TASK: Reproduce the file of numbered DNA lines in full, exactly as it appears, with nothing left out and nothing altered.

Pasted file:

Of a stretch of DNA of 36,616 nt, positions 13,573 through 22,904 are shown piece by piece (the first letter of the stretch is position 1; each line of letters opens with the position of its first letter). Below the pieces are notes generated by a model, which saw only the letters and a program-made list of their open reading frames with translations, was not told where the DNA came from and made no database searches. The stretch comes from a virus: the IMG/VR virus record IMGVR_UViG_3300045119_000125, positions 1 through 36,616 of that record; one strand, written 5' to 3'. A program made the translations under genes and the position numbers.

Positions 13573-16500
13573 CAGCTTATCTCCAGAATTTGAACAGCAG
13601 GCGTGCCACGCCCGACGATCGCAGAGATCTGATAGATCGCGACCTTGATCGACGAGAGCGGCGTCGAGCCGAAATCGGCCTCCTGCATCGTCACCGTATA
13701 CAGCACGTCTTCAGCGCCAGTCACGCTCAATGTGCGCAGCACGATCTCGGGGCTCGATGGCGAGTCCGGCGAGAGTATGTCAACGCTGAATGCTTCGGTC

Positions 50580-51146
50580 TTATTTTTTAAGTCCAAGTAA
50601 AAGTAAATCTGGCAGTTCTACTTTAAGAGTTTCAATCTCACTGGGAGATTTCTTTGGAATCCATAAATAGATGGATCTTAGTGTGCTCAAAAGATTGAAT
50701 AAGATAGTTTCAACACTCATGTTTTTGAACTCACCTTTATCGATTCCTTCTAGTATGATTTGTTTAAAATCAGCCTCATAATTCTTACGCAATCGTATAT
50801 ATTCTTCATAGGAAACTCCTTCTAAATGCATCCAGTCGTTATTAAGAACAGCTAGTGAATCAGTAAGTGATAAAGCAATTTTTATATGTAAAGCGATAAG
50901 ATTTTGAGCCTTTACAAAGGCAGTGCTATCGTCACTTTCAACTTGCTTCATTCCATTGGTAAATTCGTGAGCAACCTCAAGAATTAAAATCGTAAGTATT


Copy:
Of a stretch of DNA of 36,616 nt, positions 13,573 through 22,904 are shown piece by piece (the first letter of the stretch is position 1; each line of letters opens with the position of its first letter). Below the pieces are notes generated by a model, which saw only the letters and a program-made list of their open reading frames with translations, was not told where the DNA came from and made no database searches. The stretch comes from a virus: the IMG/VR virus record IMGVR_UViG_3300045119_000125, positions 1 through 36,616 of that record; one strand, written 5' to 3'. A program made the translations under genes and the position numbers.

Positions 13573-16500
13573 CAGCTTATCTCCAGAATTTGAACAGCAG
13601 GCGTGCCACGCCCGACGATCGCAGAGATCTGATAGATCGCGACCTTGATCGACGAGAGCGGCGTCGAGCCGAAATCGGCCTCCTGCATCGTCACCGTATA
13701 CAGCACGTCTTCAGCGCCAGTCACGCTCAATGTGCGCAGCACGATCTCGGGGCTCGATGGCGAGTCCGGCGAGAGTATGTCAACGCTGAATGCTTCGGTC

Positions 50580-51146
50580 TTATTTTTTAAGTCCAAGTAA
50601 AAGTAAATCTGGCAGTTCTACTTTAAGAGTTTCAATCTCACTGGGAGATTTCTTTGGAATCCATAAATAGATGGATCTTAGTGTGCTCAAAAGATTGAAT
50701 AAGATAGTTTCAACACTCATGTTTTTGAACTCACCTTTATCGATTCCTTCTAGTATGATTTGTTTAAAATCAGCCTCATAATTCTTACGCAATCGTATAT
50801 ATTCTTCATAGGAAACTCCTTCTAAATGCATCCAGTCGTTATTAAGAACAGCTAGTGAATCAGTAAGTGATAAAGCAATTTTTATATGTAAAGCGATAAG
50901 ATTTTGAGCCTTTACAAAGGCAGTGCTATCGTCACTTTCAACTTGCTTCATTCCATTGGTAAATTCGTGAGCAACCTCAAGAATTAAAATCGTAAGTATT